Inherent in the analysis are limitations stemming from the underlying model assumptions (as discussed in section Methods). We are currently working on similar problems where we gradually relax assumptions made regarding the artery cylindrical geometry, the material linear constitutive relations, the arterial-wall homogeneity, and the kinematic conditions.

Findings obtained by the suture-tissue interaction analysis reveal the nonlinear dependency of the system response on the radial extension of artery and highlight useful interrelations among the problem parameters. In regard to the normalized anastomotic gap, the results suggest that increasing the value of any of the design parameters, excluding , yields a decreased anastomotic gap. In particular, the most influential parameter in drastically reducing the anastomotic gap is the number of utilized stitches, N s , as can be seen from Figures 7(c,d). The normalized suture tensile force is instead affected only by the number of stitches. A higher number of utilized stitches results in a smaller tensile force developed in each stitch (Figure 8). It has also been shown that the normalized embedding stress is decreased as the number of stitches is increased, whereas the influence of the ratio of suture-to-artery elastic modulus on the embedding stress is insignificant (Figure 9).

It should be noted that, for a typical anastomosis scheme (with parameters within the physiological range) and for , when the value of pre-tension exceeds a certain value (derived from ) the arterial wall is likely to fail. On the other hand, for lower values of pre-tension and for , the application of suture pre-tension can result in reducing the anastomotic gap (equation (22)), while not affecting considerably the embedding stress (equation (23)) and suture tensile force (equation (24)).

In conclusion, the primary contribution of this study is the development of a fundamental analytical model that predicts the dynamic behavior of end-to-end arterial anastomosis. Derived from first principles, thus characterized by generality, the proposed model offers new and better-substantiated understanding of the mechanics of end-to-end anastomosis scheme. The mathematical formulation reveals useful interrelations among the problem parameters, thus making the proposed model a valuable tool for the optimal selection of materials and improved functionality of sutures. The comprehensive failure criteria established in this study can ultimately form the basis for the development of vascular anastomosis guidelines pertaining to the prevention of post-surgery implications.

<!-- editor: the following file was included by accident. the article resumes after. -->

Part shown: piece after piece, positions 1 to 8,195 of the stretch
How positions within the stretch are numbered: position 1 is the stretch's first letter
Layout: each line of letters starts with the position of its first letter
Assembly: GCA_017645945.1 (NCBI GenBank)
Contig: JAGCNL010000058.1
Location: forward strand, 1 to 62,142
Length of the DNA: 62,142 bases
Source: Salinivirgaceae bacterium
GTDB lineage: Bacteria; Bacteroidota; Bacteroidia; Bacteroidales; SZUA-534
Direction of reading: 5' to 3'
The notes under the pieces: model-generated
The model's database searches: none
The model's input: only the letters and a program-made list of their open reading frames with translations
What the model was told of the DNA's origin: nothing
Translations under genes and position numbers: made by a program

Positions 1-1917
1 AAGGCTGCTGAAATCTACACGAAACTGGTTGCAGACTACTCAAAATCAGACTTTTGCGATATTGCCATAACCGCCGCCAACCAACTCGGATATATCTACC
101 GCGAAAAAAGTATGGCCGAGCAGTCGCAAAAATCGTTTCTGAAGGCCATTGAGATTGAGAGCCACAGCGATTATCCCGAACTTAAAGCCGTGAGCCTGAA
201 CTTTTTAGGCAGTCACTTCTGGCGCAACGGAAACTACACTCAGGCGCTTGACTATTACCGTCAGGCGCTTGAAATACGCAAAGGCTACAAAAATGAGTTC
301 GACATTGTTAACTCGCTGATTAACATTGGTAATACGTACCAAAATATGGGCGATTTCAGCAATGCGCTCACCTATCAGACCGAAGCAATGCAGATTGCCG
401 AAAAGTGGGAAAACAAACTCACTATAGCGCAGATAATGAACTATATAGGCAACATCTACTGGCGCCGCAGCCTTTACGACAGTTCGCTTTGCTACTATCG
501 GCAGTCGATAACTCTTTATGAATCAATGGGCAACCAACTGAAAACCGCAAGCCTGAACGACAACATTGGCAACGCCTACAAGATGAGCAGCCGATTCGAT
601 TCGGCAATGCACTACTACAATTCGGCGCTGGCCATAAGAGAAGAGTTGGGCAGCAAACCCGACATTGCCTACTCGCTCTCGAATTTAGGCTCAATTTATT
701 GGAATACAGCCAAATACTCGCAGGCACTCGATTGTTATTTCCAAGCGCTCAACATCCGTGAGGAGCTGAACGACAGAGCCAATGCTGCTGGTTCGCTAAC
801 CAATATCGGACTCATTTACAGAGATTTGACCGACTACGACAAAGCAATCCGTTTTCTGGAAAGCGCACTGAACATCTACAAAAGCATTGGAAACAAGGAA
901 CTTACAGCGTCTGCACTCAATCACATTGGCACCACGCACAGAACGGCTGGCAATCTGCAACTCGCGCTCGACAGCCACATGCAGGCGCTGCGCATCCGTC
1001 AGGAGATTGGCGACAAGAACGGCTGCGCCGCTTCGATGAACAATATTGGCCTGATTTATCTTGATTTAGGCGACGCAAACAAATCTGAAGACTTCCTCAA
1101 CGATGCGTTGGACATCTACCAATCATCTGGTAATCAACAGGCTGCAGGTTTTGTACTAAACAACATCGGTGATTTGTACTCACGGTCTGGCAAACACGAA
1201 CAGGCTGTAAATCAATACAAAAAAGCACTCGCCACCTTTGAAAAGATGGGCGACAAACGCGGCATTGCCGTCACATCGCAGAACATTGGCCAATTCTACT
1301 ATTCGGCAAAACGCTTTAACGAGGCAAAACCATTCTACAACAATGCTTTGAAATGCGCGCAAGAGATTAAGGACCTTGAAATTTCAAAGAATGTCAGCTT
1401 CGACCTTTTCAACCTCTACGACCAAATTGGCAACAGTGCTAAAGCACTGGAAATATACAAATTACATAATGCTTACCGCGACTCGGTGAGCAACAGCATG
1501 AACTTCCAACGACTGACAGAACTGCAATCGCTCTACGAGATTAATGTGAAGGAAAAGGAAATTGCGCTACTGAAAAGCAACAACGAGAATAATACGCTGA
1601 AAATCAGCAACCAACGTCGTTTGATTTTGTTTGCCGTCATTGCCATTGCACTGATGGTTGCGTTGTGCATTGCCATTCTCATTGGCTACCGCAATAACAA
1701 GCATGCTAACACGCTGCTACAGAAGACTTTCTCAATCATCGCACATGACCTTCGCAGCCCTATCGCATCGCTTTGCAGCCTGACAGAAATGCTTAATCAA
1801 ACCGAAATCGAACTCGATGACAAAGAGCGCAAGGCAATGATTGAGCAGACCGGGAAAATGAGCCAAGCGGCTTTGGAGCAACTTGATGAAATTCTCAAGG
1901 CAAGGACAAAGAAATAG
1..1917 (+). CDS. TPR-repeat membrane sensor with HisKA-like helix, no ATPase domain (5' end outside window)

Appendix A

A1: proof of equation (1)

By considering the equilibrium of the element of the circular ring with unit length shown in Figure 1 we obtain
(a.1)
where m = ρRhdθ is the mass of the arterial element of unit length. From Hooke's law, the axial force N is given by
(a.2)
On substituting the above expression in equation (a.1), and by considering small angles (so that sin(/2) ≈ /2), we obtain
(a.3)
By dividing by Rdθ we obtain the equation governing the radial displacement response as
(a.4)

A2: proof of equation (4)

The total response of the system to a pulse loading with nonzero initial conditions is the sum of the response to the pulse loading u p (t) and the response to free vibration u f (t) due to initial conditions.

The response to free vibration with initial displacement u f (0) = u 0 and initial velocity is given by
(a.5)
The response of the system to impulse force p(t) can be determined by using the convolution (Duhamel) integral. A convolution integral is simply the integral of the product of the external force p(τ) and the unit-impulse response function of the system h(t − τ):
(a.6)
The response in the systolic phase (0 ≤ t ≤ t s ), in which the system is subjected to constant force p(τ) = p s , is calculated as
(a.7)
The response in the diastolic phase (t s  ≤ t ≤ t cp ), in which the system is subjected to impulse force p(τ) = p s  − (p s  − p d )(τ − t s )/( t cp  − t s ), is derived from
(a.8)
in which the first term concerns the force-vibration response associated with the diastolic phase loading, and the last two terms concern the free-vibration response due to initial conditions u p I (t s ) and induced at the end of the systolic phase. On carrying out the calculations, equation (a.8) simplifies to
(a.9)
The total displacement is then obtained as the sum of the pulse-loading response u p (t) and the free-vibration response u f (t):
(a.10)

A3: proof of equations (6), (7), (8), (9)

The maximum displacement of the arterial system may occur either during the systolic phase (0 ≤ t ≤ t s ) or during the diastolic phase (t s  < t ≤ t cp ). The maximum displacement of the systolic phase (for |u 0|/u st  < 1) occurs for cos ω n t = − 1. Therefore, by substituting this expression into the first part of equation (4) the maximum displacement of the systolic phase is obtained as
(a.11)
To calculate the time instant t 1 corresponding to the maximum response of the diastolic phase, the derivative of the displacement with respect to time is set equal to zero:
(a.12)
which can be recast in the following form
(a.13)
where
(a.14)
(a.15)
(a.16)
On solving for t 1 we get the time instant corresponding to the maximum response of the diastolic phase as
(a.17)
The maximum displacement of the diastolic phase is calculated at t = t 1 as
(a.18)
The overall maximum response is then obtained as